A detailed report of a 13 day workshop which spent several days in two field locations, with initial workshop sessions on environmental needs (including sustainable development and environmental impact assessments) and PRA. The theoretical training is illustrated, along with the handouts and flipcharts created. Several days were spent in the field, at two locations and the different experiences and methods used are discussed. In each village, specific issues were identified and potential opportunities identified. This included the digging of irrigation channels and the improvement of existing wells. The poor security situation was the most common explanation for the lack of villagers motivation to conduct any improvements. Evaluations of the field visits were carried out, as well as an examination of participants feelings about the theoretical sessions. Finally, it is recognised that Oxfam must follow up the work done during the field visits, as expectations of villagers had been raised. The potential for further training was also identified.
This World Bank Technical Paper presents a discussion on participatory development at all stages of the development process, with a specific emphasis on participatory evaluation. Involving stakeholders closely in all aspects of the program is argued to foster ôownershipö, accountability, and a willingness on the part of users to manage and invest in services. A mechanism is needed to allow for learning, correction, and adjustment to be built into this participatory development process. To do this, a clear set of objectives and indicators of success which promote accountability and participation and which can be monitored and evaluated. This document is geared to provide policymakers, managers, and planning and evaluation staff with ideas about participatory processes and indicators that may be used to involve community members and others in program evaluation. The focus is on the development of key indicators that can be measured to determine progress of water and sanitation programs, their sustainability, effective use, and replicability. Short summaries (ôfield insightsö) of projects are included throughout to complement the discussions.
Farmers have developed their own highly competant and often very technical ways of dealing with farming problems and land degredation. Such measures, for example erosion control or water channelling structure, have been developed from indigenous knowledge of the conditions, and are easily maintained by existing local skills. Here, it is recognised that the farmer has both engineering and managerial skills, which enable soil conservation measures to be carried out. The limits both to ITK and farmer innovations are also recognised, and the need for a compromise is stressed. A number of examples, on both agricultural land and types of drainage, are given, with illustrations.
Community Participation in Rural Water Supply Projects in Northern Punjab and AJK: an exploratory study (Volumes I and II)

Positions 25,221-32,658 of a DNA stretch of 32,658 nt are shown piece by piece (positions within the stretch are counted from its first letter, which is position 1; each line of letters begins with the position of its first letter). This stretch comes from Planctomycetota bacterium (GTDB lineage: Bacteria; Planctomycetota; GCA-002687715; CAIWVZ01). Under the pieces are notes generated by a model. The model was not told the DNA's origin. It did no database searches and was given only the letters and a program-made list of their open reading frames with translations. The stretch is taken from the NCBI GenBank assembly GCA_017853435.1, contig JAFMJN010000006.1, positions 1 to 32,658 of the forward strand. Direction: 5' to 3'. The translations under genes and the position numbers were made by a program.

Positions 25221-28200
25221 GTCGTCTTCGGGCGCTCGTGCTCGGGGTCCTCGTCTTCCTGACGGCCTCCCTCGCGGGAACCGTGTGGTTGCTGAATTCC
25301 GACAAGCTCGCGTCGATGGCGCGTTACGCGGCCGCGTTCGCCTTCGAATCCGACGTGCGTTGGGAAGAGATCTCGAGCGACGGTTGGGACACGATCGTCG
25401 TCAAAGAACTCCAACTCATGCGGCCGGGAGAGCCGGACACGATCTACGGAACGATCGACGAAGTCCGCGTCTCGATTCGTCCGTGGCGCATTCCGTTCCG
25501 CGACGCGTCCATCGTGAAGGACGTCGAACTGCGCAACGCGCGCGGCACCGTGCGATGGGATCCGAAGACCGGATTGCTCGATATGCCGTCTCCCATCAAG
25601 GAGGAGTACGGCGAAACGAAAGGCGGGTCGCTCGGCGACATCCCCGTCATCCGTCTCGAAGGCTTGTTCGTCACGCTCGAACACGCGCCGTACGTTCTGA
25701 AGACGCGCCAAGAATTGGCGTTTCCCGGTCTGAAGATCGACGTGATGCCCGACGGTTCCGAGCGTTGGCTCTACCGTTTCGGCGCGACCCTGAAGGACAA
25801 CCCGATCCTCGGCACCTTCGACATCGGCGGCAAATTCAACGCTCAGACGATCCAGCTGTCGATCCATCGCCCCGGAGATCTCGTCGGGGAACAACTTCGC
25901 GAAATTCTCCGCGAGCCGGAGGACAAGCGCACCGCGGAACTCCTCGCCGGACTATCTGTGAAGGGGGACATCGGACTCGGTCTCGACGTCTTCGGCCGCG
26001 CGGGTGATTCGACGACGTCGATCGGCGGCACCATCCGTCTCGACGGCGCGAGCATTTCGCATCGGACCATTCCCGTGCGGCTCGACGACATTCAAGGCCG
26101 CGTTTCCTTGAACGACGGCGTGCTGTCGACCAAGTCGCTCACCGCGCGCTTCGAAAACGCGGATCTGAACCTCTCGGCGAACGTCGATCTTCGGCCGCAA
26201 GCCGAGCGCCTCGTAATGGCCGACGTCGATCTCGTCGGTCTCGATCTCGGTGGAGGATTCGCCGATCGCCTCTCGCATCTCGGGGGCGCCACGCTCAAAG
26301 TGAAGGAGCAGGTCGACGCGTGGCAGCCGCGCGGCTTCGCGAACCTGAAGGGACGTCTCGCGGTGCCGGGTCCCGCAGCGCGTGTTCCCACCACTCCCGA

The report aims to evaluate the structures and organisational systems associated with effective water user groups, analysing the factors that hinder or support their role in the management of water supply schemes. Although the study is termed participatory, no direct mention of the methodology used is made. However, the study provides some very structured and detailed information on different aspects of water management collected in a survey of 69 villages. Volume I provides information on organisational issues in water management. Volume II instead illustrates five case studies covering a range of issues including social impact of technological choice and community level subsidisation.
This volume aims to explore the role of participatory eveluation, with a focus on water and sanitation programmes. It draws on 15 years of experience in participatory development and tries to move beyond participatory planning to participatory monitoring and evaluation. Saustainability is discussed, in terms of equipment, human resources and institutional capacity. The concept of participatory evaluation is considered, and the potential for the use of participatory methods outlined, along with its characteristics, strenghts and pitfalls. Indicators, methods of monitoring and replicability should be considered for each project, including the 'what' exactly should be measured, and by 'whom'. Detailed examples in the water and sanitation context are given. It is important to be able to assess change over time, and participatory methods offer a way forward.
The benefits of using PRA at local level are described, by members of the water and sanitation team who are working with communities in Kenya. Both relevance and participation are increased, and the locals become partners in the project. However, PRA is thought to be demanding and 'very involving'.